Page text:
Finding God in a wired universe

I’m sure we’ve all been frustrated with a driver who’s on a cellphone, an unresponsive teen with their earphones on full blast or an inbox full of junk mail. The simple truth is that technology has become an inevitable part of our lives whether we like it or not.

However, it’s easy to get caught up in all the seemingly destructive side-effects of these technologies and forget that they can be used for faith and other worthy reasons.

Living the WWJD motto

Student. Parent. Optimist. Cynic. Romantic. Nihilist. It seems in today’s world that how you label yourself presupposes how you ought to carry out your daily routines.

So, when asked how I brand myself, the answer for years now has been simple — I am a Christian Existentialist. The seemingly juxtaposed natures of the two schools of thought often leave people confused, with nothing more than a question mark. Here, I will reconcile my thoughts and provide some clarity to those who have heard them before.

Existentialism — for those needing a quick refresher of past philosophy classes — is a 20th-century school of thought that assumes people are entirely free and thus responsible for what they make of themselves. As my high school history teacher often put it, “it’s about taking a leap of choice.” This branch of philosophy does not specifically dictate what ought to cause you ultimately to choose that “leap”; therefore, it is up to you.

All Saints party replaces Halloween

{mosimage}WINNIPEG - If you walked near Our Lady of Perpetual Help parish on Oct. 31, you likely heard the sound of children’s voices ringing with laughter as they celebrated one of their favourite evenings of the year — All Saint’s Eve.

On Halloween evening 17 years ago, Mary Richard and her husband, Louis, were handing out candies at their home when they opened the door to a child wearing a particularly gruesome costume.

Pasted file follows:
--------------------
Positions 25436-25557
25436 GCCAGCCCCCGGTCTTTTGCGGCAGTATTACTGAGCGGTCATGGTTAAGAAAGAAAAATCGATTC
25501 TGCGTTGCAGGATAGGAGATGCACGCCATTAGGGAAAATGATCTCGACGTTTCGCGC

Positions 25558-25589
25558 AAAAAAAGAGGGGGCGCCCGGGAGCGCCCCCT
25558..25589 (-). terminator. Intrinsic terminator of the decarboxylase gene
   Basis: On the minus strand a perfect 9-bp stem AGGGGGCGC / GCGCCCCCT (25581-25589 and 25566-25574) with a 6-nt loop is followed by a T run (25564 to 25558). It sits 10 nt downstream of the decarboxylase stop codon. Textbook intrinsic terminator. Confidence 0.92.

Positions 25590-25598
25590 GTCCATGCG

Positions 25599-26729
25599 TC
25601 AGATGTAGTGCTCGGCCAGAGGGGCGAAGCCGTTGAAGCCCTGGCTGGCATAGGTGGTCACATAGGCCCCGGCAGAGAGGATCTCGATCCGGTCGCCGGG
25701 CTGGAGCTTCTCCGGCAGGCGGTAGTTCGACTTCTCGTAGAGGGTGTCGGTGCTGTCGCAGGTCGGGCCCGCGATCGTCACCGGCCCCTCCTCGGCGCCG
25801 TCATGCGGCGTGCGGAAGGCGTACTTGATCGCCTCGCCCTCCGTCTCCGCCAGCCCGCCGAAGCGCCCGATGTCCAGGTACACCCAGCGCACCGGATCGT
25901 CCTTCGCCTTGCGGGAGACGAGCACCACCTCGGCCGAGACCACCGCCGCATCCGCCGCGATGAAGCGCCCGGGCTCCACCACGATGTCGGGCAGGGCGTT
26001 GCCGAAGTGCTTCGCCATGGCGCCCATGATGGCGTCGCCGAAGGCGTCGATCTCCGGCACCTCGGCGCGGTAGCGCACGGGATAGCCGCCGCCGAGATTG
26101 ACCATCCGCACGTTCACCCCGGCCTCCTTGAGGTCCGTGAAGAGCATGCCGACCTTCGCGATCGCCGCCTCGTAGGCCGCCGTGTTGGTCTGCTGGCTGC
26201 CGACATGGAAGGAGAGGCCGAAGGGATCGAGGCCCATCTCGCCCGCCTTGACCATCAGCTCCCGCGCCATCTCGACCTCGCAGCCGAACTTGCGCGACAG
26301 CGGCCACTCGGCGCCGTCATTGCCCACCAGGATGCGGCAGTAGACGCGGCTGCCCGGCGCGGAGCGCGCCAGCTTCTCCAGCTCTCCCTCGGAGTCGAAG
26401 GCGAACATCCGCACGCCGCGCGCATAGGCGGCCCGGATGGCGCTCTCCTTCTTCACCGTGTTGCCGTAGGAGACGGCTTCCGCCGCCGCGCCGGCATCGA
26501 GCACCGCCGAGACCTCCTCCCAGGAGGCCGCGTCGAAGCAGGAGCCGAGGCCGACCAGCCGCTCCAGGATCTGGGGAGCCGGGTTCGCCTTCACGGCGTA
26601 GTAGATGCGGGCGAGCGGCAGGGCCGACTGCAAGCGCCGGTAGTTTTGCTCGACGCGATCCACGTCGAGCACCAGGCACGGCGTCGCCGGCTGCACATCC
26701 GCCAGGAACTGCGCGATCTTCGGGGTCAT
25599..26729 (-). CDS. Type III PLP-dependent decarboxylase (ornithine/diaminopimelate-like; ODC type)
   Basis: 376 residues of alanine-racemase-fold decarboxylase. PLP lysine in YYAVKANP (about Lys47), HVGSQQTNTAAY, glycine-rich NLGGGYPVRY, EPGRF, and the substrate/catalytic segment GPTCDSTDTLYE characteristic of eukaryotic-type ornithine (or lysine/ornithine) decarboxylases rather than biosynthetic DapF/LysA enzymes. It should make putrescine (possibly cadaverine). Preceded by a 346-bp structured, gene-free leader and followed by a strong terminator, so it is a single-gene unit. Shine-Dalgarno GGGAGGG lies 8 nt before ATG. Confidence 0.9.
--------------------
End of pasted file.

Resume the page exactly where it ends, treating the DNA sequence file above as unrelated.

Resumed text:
Being still and finding God

For many years at my cottage, my friends and I would haul a bag of popcorn and a heap of blankets up a huge hill and then lay them down to watch the stars. At first, our conversations were typically childish, consisting of funny stories or statements on the latest fad.

As the night went on, it became so dark that we could hardly see our hands in front of our faces. The stars were all we could see and they became so big and bright to our eyes that it was as if we could touch them. It was while watching this speckled wonder that our conversations would go much deeper and become much more philosophical.

Seeking virtues in the rosary

I first learned about the rosary in my Grade 9 religion class. My religion teacher said the rosary was one of the most important parts of the Catholic faith and was strongly critical of anyone who tried to downplay its importance. He said the rosary was an excellent sign of one’s prayerfulness and devotion to God.

While I agree that it was certainly a sign of devotion, I felt he failed to share with us an important point: the rosary is a tool that Christians can use to live a virtuous life — by meditating on the mysteries of the rosary.